Battery Bank Size Calulations

solar battery bank

Solar or wind energy needs to be stored somewhere and typically this is done using deep-cycle leisure batteries. For many installations of one or two solar panels, one large battery has enough storage capacity, but for larger systems it may be necessary to connect multiple batteries to create a 'battery bank'. To work out how much battery storage capacity you need, you need to first know how much power your system will be drawing every day and then follow the simple calculations below. A general rule for all batteries is that the less they are discharged, the longer their service life. 

Please be aware that when using an inverter, it should be connected directly to the battery bank and the battery bank must be of sufficient size to be able to cope with the potentially high current draw of the inverter. Theoretically, a current of 1A on the AC side of the inverter can become 20A on the DC side (A = V x W).

Inverter Size
Typical Battery Bank Size (12V)
1000W
420Ah
1500W
540Ah
2000W
750Ah
2500W
1000Ah

STEP 1:

Calculate your daily power consumption in Watt-hours (Wh) by adding together the power consumption of each electrical device that you will use. You can calculate the daily power consumption by multiplying the wattage rating of the device by the number of hours it will be used for. If the device does not declare the power consumption in Watts, multiply the current in Amps (A) by the operating voltage (V).

e.g. 4 x 100W lights used for 5-hours a day = 2000Wh/day

STEP 2:

Ideally, a battery bank should be able to supply you with power, even if there is a problem with the solar panels or charge controller. You should now decide how many days' of backup power you would like and multiply the power consumption figure from step one by the number of backup days.

e.g. 2-days' backup : 2000 x 2 = 4000 Wh

STEP 3:

As mentioned previously, regardless of battery type and cost, the longest service life will be achieved by discharging them as little as possible.

Decide on a calculated 'maximum depth of discharge' (DoD) whereby the lower the better and divide the result from Step 2 by this (decimalised).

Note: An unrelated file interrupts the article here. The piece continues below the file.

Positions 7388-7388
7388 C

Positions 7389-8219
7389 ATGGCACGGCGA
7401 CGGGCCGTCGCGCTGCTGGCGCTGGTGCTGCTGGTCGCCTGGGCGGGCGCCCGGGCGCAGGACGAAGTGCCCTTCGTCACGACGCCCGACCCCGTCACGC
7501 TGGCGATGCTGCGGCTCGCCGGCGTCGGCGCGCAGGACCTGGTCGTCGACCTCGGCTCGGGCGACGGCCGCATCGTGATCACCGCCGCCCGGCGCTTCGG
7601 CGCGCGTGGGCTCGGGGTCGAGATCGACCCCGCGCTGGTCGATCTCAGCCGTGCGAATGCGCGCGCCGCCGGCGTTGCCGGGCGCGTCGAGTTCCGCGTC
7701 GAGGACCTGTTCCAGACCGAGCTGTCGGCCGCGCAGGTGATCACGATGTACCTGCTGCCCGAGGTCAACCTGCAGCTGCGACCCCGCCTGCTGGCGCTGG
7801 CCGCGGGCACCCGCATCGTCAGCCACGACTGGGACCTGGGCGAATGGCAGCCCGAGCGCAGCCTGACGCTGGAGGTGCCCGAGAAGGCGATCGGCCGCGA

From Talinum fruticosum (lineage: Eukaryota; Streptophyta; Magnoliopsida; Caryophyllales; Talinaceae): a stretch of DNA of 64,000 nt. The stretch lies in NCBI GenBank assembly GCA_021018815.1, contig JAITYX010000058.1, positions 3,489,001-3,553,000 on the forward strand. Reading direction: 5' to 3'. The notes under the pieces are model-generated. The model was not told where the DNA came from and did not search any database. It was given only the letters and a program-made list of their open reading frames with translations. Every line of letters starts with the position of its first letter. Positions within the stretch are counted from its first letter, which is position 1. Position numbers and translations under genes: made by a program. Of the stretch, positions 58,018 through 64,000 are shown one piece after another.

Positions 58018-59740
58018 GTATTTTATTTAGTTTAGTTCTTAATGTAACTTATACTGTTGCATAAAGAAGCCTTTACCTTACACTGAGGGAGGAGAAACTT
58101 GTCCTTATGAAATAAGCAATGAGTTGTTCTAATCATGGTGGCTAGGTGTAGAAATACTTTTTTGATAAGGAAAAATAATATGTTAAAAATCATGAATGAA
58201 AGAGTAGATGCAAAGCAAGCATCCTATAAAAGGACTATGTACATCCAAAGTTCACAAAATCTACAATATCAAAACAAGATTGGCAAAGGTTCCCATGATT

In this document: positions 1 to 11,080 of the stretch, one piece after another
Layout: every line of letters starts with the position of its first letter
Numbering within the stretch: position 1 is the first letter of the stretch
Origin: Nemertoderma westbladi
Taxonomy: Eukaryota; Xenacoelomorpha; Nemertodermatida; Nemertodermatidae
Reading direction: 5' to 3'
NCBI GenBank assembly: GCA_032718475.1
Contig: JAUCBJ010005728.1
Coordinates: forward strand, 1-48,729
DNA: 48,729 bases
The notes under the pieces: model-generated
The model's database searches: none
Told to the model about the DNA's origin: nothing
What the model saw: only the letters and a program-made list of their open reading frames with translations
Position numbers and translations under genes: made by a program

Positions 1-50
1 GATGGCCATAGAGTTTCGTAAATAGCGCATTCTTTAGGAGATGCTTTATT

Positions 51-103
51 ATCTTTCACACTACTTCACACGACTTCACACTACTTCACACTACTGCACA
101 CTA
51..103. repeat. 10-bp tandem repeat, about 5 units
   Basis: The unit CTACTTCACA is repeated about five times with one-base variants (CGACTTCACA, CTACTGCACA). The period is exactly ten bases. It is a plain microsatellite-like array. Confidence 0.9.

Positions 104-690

e.g. 50% DoD: 4000 / 0.5 = 8000 Wh

STEP 4:

All batteries are less efficient at lower temperatures and we can compensate for this in our calculation. Choose the factor that corresponds to the lowest average temperature your batteries will have to work in. Multiply result from Step 3 by this number.

Temp. °F
Temp. °C
Factor
80
26.7
1.00
70
21.1
1.04
60
15.6
1.11
50
10.0
1.19
40
4.4
1.30
30
-1.1
1.40
20
-6.7
1.59

e.g. 21oC = 1.04 x 8000 = 8320Wh

STEP 5:

Depending on the voltage of your electrical system, you may need to connect batteries together to create a bank at 12, 24 or 48V. Using a higher voltage is also a useful way of reducing voltage loss over longer distances or reducing the size of charge controller you need. In order to work out the minimum capacity of your battery or battery bank, divide the result from Step 4 by the desired voltage.

e.g. 8320 / 24 = 347Ah

STEP 6:

Finally, identify how many batteries you need. Ideally, we try to stay within 5% of the calculated size required, so based on the bank voltage and the target Ah capacity.

e.g. 110Ah (12V) leisure batteries for a 330Ah 24V battery bank:
24V = 330 / 110 * 2 = 6 batteries

If you wanted to create a 330Ah battery bank at 12V or 48V, you would need 3 and 12 batteries respectively:

12V = 330 / 110 = 3 batteries
48V = 330 / 110 * 4 = 12 batteries